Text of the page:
1 of the 7 Benefits of Living in The Country – More Family Time

I don’t think anyone on their deathbed ever said, “I wish I’d spent more time at work?” It certainly makes you think doesn’t it?!? I know I work incredibly long hours – in a business I love – I might add, but one of the reasons I can do that is that I live & work in the country. I spend less time travelling to and from work. For me grid lock traffic is generally the hold-up caused by one of our local cattle farmers moving their herd from their current paddock to the paddock across the road. And boy do those cows look chilled as they go about moving between offices!

Living & working in the country means less travelling time, permitting me to leave home a little later if I want, stay a little longer in the office, but still arrive home earlier than if I lived in the city. Many who have moved to the country are choosing to work from home, sometimes commuting to their city office 1 or 2 days a week only. And for those who choose to commute each day, the drive is mostly through glorious country, the very openness of which is relaxing in itself. Regional rail & bus networks also offer the commuter an opportunity to sit back and relax; read the news or even catch up/get ahead on paperwork. You arrive at work relaxed and the return trip offering the same opportunities means you can arrive home ahead of the game and enjoy free time with your family.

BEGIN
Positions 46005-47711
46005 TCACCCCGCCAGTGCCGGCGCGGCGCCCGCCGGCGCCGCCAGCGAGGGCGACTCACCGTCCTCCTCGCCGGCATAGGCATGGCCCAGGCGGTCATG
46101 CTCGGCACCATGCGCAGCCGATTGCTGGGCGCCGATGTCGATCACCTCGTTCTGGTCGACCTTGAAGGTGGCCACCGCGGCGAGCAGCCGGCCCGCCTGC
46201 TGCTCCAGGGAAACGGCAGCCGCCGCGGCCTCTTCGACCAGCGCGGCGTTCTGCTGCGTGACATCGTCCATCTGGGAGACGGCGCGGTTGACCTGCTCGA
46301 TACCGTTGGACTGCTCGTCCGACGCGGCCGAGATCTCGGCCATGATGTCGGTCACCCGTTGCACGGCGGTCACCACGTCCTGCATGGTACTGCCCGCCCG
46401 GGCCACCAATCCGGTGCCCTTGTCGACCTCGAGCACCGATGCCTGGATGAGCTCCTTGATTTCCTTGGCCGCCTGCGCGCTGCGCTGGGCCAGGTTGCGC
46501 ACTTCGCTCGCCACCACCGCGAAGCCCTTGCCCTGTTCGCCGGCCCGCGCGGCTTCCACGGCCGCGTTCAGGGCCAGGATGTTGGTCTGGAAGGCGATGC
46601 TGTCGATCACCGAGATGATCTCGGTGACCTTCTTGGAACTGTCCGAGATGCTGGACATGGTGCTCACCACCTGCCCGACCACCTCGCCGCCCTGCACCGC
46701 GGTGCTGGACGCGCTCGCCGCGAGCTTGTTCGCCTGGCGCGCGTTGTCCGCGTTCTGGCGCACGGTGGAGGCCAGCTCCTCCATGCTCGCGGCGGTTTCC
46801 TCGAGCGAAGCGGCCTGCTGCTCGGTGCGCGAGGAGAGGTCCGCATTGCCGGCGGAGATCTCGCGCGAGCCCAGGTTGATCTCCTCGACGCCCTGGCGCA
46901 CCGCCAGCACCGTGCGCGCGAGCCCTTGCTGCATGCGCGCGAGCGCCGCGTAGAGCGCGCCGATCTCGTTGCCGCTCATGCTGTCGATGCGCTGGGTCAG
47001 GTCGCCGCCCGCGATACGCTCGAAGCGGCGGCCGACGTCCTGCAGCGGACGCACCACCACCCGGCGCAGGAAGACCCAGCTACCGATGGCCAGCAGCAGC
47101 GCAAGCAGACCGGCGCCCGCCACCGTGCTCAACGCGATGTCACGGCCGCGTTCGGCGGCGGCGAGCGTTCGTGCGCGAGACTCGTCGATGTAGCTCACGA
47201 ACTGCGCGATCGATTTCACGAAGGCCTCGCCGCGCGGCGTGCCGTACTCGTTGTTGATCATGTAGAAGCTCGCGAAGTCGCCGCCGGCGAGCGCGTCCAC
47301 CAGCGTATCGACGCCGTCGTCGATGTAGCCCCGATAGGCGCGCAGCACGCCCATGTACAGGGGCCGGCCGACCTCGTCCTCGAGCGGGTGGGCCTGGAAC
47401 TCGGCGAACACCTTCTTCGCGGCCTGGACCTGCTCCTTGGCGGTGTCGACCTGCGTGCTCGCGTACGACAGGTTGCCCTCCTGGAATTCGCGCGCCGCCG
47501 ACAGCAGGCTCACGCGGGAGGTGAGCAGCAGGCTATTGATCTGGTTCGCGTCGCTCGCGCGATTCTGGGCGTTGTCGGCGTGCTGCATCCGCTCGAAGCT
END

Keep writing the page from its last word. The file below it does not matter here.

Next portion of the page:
Australia is one of the most urbanised countries in the world. Two-thirds of us live in major cities and metropolitan areas. With the fast pace of living today, finding guilt-free ‘family time’ isn’t easy and utilising it to its fullest advantage is perhaps even harder. But there’s something about country living; maybe it’s the absence of some of the more ‘urban’ social distractions that foster a sense of greater sense of togetherness, enabling a strengthening of the family unit via shared experiences.

There is the sense of a ‘simpler lifestyle’ associated with country living and while that might sound a little sugary, it is true. Tending chickens; collecting eggs; planting and picking vegetables; feeding the horses, enjoying more nature-focused outings under that wonderful ‘big sky’ we’re lucky to live in here in rural Australia are all more accessible and enjoyable as family groups – and today we’re also lucky to experience ‘family’ in so many different forms.